secret > Leading Without Authority. How the New Power of Co-Elevation Can Break Down Silos, Transform Teams, and Reinvent Collaboration

Which are the important things that this book tell us
Urged by the revolution taking place in our reality, even the concept of leadership that has worked in the organizational world that we all know is by now getting tired. You are not a leader for the position you occupy. The fourth industrial revolution, says Ferrazzi, best-selling author and entrepreneur, requires leadership that pushes everyone who works in an organization to innovate, invest and create value. And this book, compared to many others dedicated to the leaders, helps all types of collaborators – from managers to technicians, salespeople and so on – to discover and grow their own leadership, while striving to develop others’ one. And to do this he coined a new term, co-elevation, and brings readers into a multiplicity of worlds and situations, drawn from his more than ten years personal experience as a coach for important companies, such as General Motors Dropbox, Uber, Zoom. Co-elevation is the process that transforms professional relationships into a partnership that everyone can benefit from. It is certainly not easy, and often we just complain about what is happening around us, about how difficult it is to reach the objectives, without really doing something to reach the load of the problem and look for a solution together with the others. Co-elevation pushes us to look beyond: beyond the boundaries of the role, taking on more responsibility and also the risk of facing rejection; beyond the boundaries of the team, of traditional silos, recognizing as colleagues all those who in some way can hinder or help achieve their own mission and that of the company; beyond the boundaries of role expectations, because it transforms every employee of the company into a teammate, a coach, a person with whom proactively dealing with problems, enhancing the ability to provide solutions, growing.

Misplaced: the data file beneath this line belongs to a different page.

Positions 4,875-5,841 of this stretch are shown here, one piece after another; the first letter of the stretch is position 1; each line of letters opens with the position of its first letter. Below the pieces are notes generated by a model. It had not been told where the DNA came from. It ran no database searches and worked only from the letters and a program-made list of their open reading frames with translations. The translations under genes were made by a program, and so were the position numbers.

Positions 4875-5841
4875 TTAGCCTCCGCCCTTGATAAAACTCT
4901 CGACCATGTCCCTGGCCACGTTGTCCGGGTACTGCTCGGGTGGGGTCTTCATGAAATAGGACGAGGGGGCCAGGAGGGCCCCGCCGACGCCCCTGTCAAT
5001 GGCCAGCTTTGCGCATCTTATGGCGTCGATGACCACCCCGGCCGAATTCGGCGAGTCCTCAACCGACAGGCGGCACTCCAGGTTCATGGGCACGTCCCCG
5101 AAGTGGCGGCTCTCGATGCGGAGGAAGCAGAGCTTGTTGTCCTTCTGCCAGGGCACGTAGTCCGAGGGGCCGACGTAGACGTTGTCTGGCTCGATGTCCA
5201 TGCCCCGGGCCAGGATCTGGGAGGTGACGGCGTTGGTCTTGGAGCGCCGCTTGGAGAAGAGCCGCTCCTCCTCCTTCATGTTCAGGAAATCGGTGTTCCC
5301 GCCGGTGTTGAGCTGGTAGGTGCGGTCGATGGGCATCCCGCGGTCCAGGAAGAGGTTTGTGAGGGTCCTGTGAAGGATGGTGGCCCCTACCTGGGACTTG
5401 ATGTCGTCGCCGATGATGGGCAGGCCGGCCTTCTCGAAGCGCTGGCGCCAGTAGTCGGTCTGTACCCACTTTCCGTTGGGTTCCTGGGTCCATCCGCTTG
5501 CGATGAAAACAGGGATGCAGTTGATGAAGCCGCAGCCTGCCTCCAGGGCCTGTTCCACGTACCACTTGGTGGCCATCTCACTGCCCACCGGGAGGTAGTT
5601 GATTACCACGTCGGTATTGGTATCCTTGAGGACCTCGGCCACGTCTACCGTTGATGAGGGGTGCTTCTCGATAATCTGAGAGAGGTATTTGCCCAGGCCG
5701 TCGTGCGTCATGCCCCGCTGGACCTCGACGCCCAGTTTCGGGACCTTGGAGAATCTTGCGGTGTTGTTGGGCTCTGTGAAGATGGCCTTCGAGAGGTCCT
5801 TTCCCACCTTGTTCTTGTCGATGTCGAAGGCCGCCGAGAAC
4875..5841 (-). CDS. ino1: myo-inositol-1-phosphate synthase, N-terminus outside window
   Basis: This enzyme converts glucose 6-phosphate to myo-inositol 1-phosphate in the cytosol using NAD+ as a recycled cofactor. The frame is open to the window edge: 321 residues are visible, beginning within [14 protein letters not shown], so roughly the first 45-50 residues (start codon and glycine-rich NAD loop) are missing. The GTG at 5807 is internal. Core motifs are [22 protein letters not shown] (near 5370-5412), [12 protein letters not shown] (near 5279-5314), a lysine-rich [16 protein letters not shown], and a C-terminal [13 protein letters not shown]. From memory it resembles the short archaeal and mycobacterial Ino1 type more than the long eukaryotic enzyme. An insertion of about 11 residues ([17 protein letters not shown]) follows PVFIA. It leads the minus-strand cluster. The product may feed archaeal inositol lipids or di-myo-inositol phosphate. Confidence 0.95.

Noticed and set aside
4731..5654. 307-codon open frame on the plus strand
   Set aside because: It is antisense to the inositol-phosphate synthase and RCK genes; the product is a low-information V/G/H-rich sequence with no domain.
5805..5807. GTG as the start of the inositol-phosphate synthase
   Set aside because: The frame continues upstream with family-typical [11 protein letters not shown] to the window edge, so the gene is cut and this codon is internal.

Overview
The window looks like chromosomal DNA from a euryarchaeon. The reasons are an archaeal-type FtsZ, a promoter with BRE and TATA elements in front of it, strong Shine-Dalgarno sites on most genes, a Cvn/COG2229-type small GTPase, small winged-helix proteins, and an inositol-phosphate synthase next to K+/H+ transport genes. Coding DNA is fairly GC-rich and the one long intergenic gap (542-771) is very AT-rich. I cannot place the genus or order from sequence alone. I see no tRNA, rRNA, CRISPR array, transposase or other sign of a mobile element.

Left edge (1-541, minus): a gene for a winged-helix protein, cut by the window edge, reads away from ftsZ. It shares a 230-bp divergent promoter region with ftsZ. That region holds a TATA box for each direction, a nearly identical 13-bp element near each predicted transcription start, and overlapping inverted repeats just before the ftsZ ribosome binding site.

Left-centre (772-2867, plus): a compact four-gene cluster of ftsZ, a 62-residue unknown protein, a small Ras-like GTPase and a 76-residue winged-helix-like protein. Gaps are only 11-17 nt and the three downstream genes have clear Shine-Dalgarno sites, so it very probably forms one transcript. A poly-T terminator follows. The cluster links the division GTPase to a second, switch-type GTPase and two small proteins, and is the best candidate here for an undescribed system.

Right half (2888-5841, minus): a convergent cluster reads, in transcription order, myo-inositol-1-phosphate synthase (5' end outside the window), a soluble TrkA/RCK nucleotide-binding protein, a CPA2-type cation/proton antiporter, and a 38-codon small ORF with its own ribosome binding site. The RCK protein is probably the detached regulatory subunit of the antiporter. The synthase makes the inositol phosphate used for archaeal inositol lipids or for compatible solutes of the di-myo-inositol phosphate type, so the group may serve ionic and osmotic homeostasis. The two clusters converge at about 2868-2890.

Co-elevation is a mission-driven approach to collaborating on problem solving through fluid partnership and mutual accountability: when we co-elevate, we work with more positive energy, generate more innovative ideas, and act faster.

When we drive without authority, we take into consideration all the people who can be instrumental in achieving our goals. And we enlist them as members of our team. It is a unique opportunity to put aside the limits imposed by the resources we control and instead consider the impact we want to achieve. 

No matter what your role in the organization is, the way to be a leader is to start doing it. Now. Do the work before it’s assigned to you. This is a choice that is totally in your hands. And the way to start is to accept that you can do it.